|The Netherlands Background|
|Local Research Resources|
The FamilySearch moderator for The Netherlands is Daniel Jones.
Maps locate towns, churches, geographical features, transportation routes, and proximities from town to town. Historical maps are especially useful for understanding boundary changes.
Maps are published individually or as an atlas. An atlas is a bound collection of maps. Maps may also be included in gazetteers, guidebooks, local histories, and history texts.
Different types of maps will help you in different ways. Historical atlases describe the growth and development of countries. They show boundaries, migration routes, settlement patterns, military campaigns, and other historical information. Road atlases provide details of highways, rivers, and town sizes. Street maps are extremely helpful when researching in large cities such as Amsterdam.
Using Maps[edit | edit source]
Maps must be used carefully for several reasons:
- Often several places have the same name. For example, there are currently 25 places called De Hoek in the Netherlands.
- The spelling and even names of some towns may have changed since your ancestor lived there. For example, Nieuwer–Amstel became Amstelveen in 1964.
- Place names are often misspelled in English-language sources. Difficult names may have been shortened and important diacritic marks omitted. For example, ’s-Gravenhage may be found as The Hague on some maps.
- Political boundaries are not clearly indicated on all maps.
Finding the Specific Town on the Map[edit | edit source]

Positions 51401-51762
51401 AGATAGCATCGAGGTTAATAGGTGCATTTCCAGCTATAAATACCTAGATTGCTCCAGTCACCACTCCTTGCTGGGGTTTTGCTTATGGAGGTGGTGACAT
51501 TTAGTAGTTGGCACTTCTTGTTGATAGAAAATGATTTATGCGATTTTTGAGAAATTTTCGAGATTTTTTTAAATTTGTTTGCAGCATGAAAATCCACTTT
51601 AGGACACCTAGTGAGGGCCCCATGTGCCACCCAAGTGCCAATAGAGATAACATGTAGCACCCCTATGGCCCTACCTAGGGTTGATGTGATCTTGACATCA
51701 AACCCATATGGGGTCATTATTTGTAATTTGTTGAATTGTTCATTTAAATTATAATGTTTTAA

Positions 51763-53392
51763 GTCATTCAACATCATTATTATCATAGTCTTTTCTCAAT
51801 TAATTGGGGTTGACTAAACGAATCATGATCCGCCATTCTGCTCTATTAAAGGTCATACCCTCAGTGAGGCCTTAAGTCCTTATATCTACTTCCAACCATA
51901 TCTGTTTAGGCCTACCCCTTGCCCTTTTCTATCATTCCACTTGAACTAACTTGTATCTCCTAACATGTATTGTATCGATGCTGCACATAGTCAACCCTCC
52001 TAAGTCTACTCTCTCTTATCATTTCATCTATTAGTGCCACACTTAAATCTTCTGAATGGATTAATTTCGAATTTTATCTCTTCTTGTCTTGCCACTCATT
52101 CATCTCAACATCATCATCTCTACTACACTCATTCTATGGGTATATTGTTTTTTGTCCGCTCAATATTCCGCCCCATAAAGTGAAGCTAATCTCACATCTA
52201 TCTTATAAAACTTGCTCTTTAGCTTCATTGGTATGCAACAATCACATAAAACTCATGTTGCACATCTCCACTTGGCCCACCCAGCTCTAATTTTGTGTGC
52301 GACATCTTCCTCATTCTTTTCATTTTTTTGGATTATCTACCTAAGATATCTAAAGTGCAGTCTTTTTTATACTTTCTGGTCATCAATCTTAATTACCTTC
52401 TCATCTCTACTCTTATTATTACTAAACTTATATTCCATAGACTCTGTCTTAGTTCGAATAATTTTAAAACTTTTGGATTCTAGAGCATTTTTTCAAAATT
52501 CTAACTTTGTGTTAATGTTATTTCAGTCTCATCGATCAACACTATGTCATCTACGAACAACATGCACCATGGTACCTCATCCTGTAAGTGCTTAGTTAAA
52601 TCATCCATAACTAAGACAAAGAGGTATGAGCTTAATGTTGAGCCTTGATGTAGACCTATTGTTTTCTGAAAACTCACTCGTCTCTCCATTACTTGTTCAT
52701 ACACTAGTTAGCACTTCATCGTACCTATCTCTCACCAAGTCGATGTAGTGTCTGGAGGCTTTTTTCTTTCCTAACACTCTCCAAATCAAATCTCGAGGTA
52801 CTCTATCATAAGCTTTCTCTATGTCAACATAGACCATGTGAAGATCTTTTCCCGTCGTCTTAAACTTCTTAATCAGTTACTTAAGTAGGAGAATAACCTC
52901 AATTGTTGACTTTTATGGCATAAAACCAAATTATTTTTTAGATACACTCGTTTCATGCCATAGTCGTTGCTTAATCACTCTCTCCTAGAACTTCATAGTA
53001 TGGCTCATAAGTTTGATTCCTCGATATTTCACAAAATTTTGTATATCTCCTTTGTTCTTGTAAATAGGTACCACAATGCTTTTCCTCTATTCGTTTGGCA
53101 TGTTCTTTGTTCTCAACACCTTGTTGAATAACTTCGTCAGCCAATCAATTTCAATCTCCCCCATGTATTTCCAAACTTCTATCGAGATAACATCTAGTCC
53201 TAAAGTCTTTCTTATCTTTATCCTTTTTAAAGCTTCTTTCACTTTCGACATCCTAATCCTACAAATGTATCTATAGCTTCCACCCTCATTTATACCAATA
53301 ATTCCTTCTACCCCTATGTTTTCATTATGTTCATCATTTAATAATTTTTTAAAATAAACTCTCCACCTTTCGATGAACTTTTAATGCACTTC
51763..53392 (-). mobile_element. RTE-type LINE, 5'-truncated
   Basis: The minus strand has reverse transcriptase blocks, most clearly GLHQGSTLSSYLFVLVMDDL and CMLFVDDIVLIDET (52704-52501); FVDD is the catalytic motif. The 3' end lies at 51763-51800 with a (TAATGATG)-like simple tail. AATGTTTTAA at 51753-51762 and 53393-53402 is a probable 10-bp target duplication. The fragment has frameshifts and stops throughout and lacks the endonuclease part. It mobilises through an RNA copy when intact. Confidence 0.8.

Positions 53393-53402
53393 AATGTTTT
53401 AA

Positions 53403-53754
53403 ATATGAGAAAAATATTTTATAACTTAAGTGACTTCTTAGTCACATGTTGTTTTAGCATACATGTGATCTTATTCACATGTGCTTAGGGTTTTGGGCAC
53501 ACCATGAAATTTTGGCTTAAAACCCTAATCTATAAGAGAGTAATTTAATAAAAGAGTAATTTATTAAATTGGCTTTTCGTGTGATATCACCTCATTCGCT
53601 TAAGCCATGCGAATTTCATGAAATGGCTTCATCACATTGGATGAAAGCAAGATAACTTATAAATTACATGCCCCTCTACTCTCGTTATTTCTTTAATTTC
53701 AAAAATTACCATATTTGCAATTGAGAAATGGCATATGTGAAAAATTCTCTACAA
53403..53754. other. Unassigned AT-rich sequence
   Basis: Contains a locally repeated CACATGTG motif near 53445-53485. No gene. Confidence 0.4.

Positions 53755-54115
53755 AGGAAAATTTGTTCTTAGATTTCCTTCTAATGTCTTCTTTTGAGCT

To do successful research in the Netherlands, you must identify the town where your ancestor lived. Because many towns have the same name, you may need some additional information before you can locate the correct town on a map. You will be more successful if you have some information about the town. Before using a map, search gazetteers, histories, family records, and other sources to learn all you can about the following:
- The province your ancestor’s town was in
- The name of the town where your ancestor was baptized or married
- Towns where related ancestors lived
- The size of the town
- The occupation of your ancestor or his or her relatives (this may indicate the size or industries of the town) and nearby localities such as large cities
- Nearby features such as rivers and mountains
- Dates when the town was renamed
- Dates the town existed
- Other names the town was known by
Use gazetteers to identify the province your ancestor’s town was in. This will distinguish it from other towns of the same name and help you locate it on a map. See the "Gazetteers" section for more information.
Finding Maps and Atlases[edit | edit source]
Collections of maps and atlases are available at numerous historical societies and at public and university libraries.
The Family History Library has an excellent collection of atlases from the Netherlands. These are listed in the FamilySearch Catalog under:
NETHERLANDS – MAPS
Interactive map of villages in the Netherlands that disappeared. (Website is in Dutch. Accessed 11 August 2014).
Helpful atlases at the Family History Library are:
- Grote Topografische Atlas van Nederland (Large Topographical Atlas of the Netherlands). 4 vol. Groningen: Wolters–Noordhoff Atlasprodukties, c1987. (FHL book Ref 949.2 E7w; computer number 425222.)
- Kuyper, J. Gemeente–atlas van Nederland: naar Officieele Bronnen Bewerkt (Atlas of Municipal Jurisdictions of the Netherlands). 11 vol. Leeuwarden: Hugo Suringar, [186–?]. (FHL book Register Table 949.2 E3k; film 1181567.) This is available online.
A web-site with historical maps of the Netherlands is: historical maps
You can purchase maps of the Netherlands from the following web site: